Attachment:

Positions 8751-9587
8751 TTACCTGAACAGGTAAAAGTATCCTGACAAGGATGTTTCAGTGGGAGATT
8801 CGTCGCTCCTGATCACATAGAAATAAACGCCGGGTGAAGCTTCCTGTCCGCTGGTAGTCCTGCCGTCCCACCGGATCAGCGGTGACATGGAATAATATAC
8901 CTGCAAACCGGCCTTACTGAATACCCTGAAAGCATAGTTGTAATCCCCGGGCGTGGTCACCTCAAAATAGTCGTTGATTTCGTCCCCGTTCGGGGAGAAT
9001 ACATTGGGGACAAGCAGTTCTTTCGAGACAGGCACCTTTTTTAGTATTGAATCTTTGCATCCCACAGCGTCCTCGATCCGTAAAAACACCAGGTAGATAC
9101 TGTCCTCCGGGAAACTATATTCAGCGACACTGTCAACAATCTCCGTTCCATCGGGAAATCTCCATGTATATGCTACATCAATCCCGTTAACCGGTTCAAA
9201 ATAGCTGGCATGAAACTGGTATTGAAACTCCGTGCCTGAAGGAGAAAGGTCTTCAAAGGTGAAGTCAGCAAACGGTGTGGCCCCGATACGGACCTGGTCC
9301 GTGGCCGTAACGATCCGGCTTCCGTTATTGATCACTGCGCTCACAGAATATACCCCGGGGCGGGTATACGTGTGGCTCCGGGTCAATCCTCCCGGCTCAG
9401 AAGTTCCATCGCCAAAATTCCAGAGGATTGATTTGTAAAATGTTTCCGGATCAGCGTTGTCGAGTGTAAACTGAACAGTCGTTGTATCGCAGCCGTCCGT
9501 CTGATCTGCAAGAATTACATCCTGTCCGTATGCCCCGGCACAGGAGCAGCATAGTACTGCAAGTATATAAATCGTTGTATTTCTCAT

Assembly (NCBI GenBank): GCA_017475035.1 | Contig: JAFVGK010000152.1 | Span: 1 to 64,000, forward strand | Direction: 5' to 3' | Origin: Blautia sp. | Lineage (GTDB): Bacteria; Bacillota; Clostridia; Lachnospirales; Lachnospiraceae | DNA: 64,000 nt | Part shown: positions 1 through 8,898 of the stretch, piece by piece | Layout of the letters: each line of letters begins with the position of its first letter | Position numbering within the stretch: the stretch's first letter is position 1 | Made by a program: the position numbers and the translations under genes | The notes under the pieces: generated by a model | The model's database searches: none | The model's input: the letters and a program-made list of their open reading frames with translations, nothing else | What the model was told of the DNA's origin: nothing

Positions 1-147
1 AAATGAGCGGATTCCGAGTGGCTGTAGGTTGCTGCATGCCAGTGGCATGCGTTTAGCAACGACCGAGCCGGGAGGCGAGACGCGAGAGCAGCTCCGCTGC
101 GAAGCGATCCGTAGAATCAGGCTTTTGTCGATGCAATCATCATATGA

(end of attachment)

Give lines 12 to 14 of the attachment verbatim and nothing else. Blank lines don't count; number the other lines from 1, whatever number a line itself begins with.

Positions 1-147
1 AAATGAGCGGATTCCGAGTGGCTGTAGGTTGCTGCATGCCAGTGGCATGCGTTTAGCAACGACCGAGCCGGGAGGCGAGACGCGAGAGCAGCTCCGCTGC
101 GAAGCGATCCGTAGAATCAGGCTTTTGTCGATGCAATCATCATATGA